In the six years I’ve been with Greenpeace, we’ve secured so many victories – from Shell’s decision to abandon Arctic Drilling to Italian energy giant ENEL’s turning its back on fossil fuels. From dozens of major retailers agreeing to Detox their clothing lines to agreements with major deforesters to end peatland destruction in Indonesia. From Facebook’s agreement to friend renewable energy to new Marine Reserves that have increased the size of our protected waters. But these are but small contributions to the vast changes that a far wider movement is driving – from the unprecedented court decision in the Netherlands that the government is negligent of its duty to protect its people if it doesn’t cut CO2 by 25% by 2020 – driven by tiny NGO Urgenda – to Elon Musk’s decision to open source the design of the Tesla electric car and the PowerWall smart battery, to crowdfunding campaigns for oceans plastic cleanup and prototype solar roadways to new models in the sharing economy to The Guardian’s coal divestment campaign. I have found myself on podium after podium speaking from the same agenda of climate urgency as Sharan Burrow, the head of the global trade union movement. I leapt from my chair in celebration after reading the Pope’s recent encyclical on stewardship over the Earth. From every category of human endeavour, from every continent, we’re witnessing an awakening – an unprecedented conspiracy of courage and commitment to change.

My friends, I leave you with a final thought. As you look around you, remember what the history of the human journey teaches us. The greatest struggle we face is not inventing clean technologies or fundamentally changing the way we produce value or measure growth: these are small challenges compared with how we have changed the world and our own civilization over the course of the few centuries that we’ve risen up. I refuse to believe that the pace of change for survival will be slower than the pace of change for profit. In times of war, in times of threat to our families or nations we’ve found unforeseen strength, and we’ve done impossible things.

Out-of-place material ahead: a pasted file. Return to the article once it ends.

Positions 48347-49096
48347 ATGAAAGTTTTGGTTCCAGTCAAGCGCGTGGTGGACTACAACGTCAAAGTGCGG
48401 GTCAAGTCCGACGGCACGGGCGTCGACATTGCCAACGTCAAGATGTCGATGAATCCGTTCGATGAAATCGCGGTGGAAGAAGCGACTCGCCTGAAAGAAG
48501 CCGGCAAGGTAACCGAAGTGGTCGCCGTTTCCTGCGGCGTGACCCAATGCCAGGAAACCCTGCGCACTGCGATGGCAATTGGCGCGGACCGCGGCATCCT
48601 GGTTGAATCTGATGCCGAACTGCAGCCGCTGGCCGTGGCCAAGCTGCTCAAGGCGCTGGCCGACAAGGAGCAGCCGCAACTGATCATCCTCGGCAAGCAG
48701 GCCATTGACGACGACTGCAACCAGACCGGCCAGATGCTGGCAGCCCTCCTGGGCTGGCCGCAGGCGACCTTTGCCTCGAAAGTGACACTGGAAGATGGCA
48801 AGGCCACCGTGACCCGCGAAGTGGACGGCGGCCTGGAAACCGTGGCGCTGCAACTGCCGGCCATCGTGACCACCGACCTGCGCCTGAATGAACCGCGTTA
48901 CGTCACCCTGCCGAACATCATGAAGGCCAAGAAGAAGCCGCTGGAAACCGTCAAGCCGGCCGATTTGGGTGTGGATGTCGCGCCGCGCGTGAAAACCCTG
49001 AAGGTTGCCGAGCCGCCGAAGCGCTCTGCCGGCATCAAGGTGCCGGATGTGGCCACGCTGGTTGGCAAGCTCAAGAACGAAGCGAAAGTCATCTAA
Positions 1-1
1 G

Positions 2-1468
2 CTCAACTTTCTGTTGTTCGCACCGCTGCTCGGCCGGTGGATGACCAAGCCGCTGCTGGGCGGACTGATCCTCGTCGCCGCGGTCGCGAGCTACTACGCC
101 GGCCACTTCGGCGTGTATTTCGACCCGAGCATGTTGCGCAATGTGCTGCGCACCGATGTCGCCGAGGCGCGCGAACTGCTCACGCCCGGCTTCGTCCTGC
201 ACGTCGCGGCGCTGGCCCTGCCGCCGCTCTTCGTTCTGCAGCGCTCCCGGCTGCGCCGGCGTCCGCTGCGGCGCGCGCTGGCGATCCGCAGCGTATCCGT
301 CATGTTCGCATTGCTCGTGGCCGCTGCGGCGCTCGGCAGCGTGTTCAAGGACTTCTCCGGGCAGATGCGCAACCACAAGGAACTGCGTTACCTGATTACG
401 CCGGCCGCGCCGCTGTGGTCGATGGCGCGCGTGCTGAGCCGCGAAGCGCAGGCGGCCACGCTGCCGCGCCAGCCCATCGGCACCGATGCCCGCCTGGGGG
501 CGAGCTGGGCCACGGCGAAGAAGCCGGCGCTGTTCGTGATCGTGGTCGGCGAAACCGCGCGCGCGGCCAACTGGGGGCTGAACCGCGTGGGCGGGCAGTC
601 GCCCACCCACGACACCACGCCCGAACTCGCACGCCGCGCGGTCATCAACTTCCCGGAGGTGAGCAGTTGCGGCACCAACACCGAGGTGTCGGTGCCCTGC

But there’s an essential ingredient. Without it, the burst of efforts and evidence of change that we see today will remain too little, too late.

That ingredient is hope. It’s the belief that change is possible.

I saw with my own eyes what happened to the struggle against Apartheid in South Africa once people in large numbers came to believe change was possible. I look around today, and I see more and more evidence that we can beat the worst ravages of climate change. It will take fast action. It will take courage like we have never witnessed on a global scale before – from banks, from corporations, from artists, governments, religious and labour leaders, the charity sector, the billionaires, and from every one of us. Every time the world takes a step forward, be it Apple powering all of its data centres on renewable energy, be it Obama saying no to Arctic oil, be it your university’s decision to divest from coal, your neighbor’s decision to grow their own vegetables, your parent’s decision to volunteer for a cause, or your colleague’s decision to eat less meat – whenever anyone makes a contribution to building that better world we know in our hearts it is possible, we have a duty. A duty to share. To tell the world. To make that courage contagious. Make it a norm. Make it an expectation that this is how the world works. Belief requires evidence, and the stories we tell one another evidence our beliefs: some stories propel us forward. Others hold us back. We can believe that change is impossible, or too expensive, or naive, and consign the fate of this earth to death by business as usual. Or we can fight back. We can stand up and say that a better world is not only possible, it’s being built right now, by the individual and collective acts of courage of every one of us.